Today’s post is all about a technique we developed to get a really interesting faux barnyard look for a fraction of the cost. It took us two tries until we were satisfied with the outcome; this post documents our perfected version. We created faux barnboard for our phone booth planter and shelf (shown at the end), but you could use it in any project where you want that rustic touch!
If you’ve ever checked out the cost for the real deal, you’ll know that barn board can be pretty pricey! When you realize the savings, the time and effort can make it worth your while.
Watch this video to see how it all comes together:
Get yourself some 1 x 8 knotty pine:
We’ll cover how to texture the wood first, then we’ll get to the process for staining the boards.
Faux Barn Board Materials List
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Besides the 1 x 8 knotty pine, here’s what you’ll need for texturing the wood and pickling. The milk paint supplies can be found further down.
- Angle grinder (we like Bosch because it’s lightweight and compact).
- Coarse brass wire wheel (don’t use a fine one!)
- Leather work gloves
- Good quality dust mask (we prefer the 3M N95 particulate masks to catch small particles you don’t want to breathe in)
- Safety goggles (we prefer multi-purpose high quality ones with an anti-fog coating)
- Paint scraper (this one can be filed when it gets dull!)
- Fine sand paper
- Workbench (you’ll need to secure or clamp the boards to a work surface)
- Steel wool
- Vinegar (we used 7%, but regular vinegar will work too)
- Tea bag (black tea and green tea have higher tannins; avoid white teas)
- Paper strainer / filter
Secure the wire wheel to the angle grinder:
Don some gloves when handling (those bristles are sharp!)
Lock the piece of wood into the work bench. Turn on the grinder and move it from the centre of the wood to the edge of the piece and off the board in ONE DIRECTION ONLY. Do not reverse direction and move it back from the edge or the bristles might catch the edge and you’ll lose control of the grinder. Move only in the direction of the grain – along the length of the board (not across).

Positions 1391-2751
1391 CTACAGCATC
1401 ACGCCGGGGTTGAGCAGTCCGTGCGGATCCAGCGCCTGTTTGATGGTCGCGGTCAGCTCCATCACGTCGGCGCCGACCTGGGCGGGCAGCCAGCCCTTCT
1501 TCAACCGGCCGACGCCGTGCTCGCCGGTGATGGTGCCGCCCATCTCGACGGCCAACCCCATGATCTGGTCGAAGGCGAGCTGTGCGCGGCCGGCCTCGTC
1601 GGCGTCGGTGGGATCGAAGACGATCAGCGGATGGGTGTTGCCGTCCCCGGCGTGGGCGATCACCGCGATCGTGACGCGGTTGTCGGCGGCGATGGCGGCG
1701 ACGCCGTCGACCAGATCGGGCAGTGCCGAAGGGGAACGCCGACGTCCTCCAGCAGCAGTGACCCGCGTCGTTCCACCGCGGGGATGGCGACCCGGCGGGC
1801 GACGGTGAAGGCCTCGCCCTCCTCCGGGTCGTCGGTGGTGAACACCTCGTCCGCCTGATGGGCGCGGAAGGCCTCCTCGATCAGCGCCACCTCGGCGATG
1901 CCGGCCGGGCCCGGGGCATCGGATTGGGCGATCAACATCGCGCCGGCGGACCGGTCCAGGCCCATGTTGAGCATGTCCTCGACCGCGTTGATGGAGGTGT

When you’re done one half, move around to the other side and again work from the centre of the wood to the outside edge.
Here’s a closeup of the texture:
Once the surface is done, clamp the piece vertically:
Then do the edges in the same manner.
Here’s how the edges will look, but you’re not done yet.
The next step is to distress the edges. I call this whack ‘n scrape.
Whatever technique you use here, you really can’t go wrong. I like to gauge out big chunks as you can see below. Once done, use a piece of fine sandpaper to knock back the obvious burrs. You want to make it look time-worn and weathered!
If you want even more texture on the face of the wood, you can also have-at-it with chain and nails to further distress it. That’s an extra step we might take if we were creating faux beams, but for this project we stopped at the edges.
It goes pretty fast; it won’t be long until you’re pile is stacked. After the grinding was done, we stopped for the day and then the rest was up to me.
Staining the Wood (2 Options)
For our test boards, I milk painted directly over the raw wood. It worked great as shelving for the planter because we cut holes in two of the boards, so you didn’t end up seeing much of it once the plants were added!
For this project, I wanted the shelves to be the star of the show. I first needed to add an extra layer of colour as a base to build up the richness of the final look. I asked Hubs to make a pickling liquid for me: my plan was to bring out the tannins and darken the wood naturally.
Homemade vs. Commercial Stain
I used two homemade solutions to stain the wood: tea, then a pickling liquid consisting of vinegar and steel wool. However, if you want to simplify things, Homestead House makes milk paint stains which you can use instead for the base colour. The colour of the homemade pickling stain ends up looking like a cross between Pacific Redwood and Sherwood Brown in their line of milk paint stains. You could use either one of these milk paint stains (or combination of the two) to cut down the number of steps in making and applying two solutions. I had fun with the pickling method, and we had all the supplies on-hand, but a milk paint stain can really save some time if you have a lot of boards to do because you only have to apply it and let it dry once!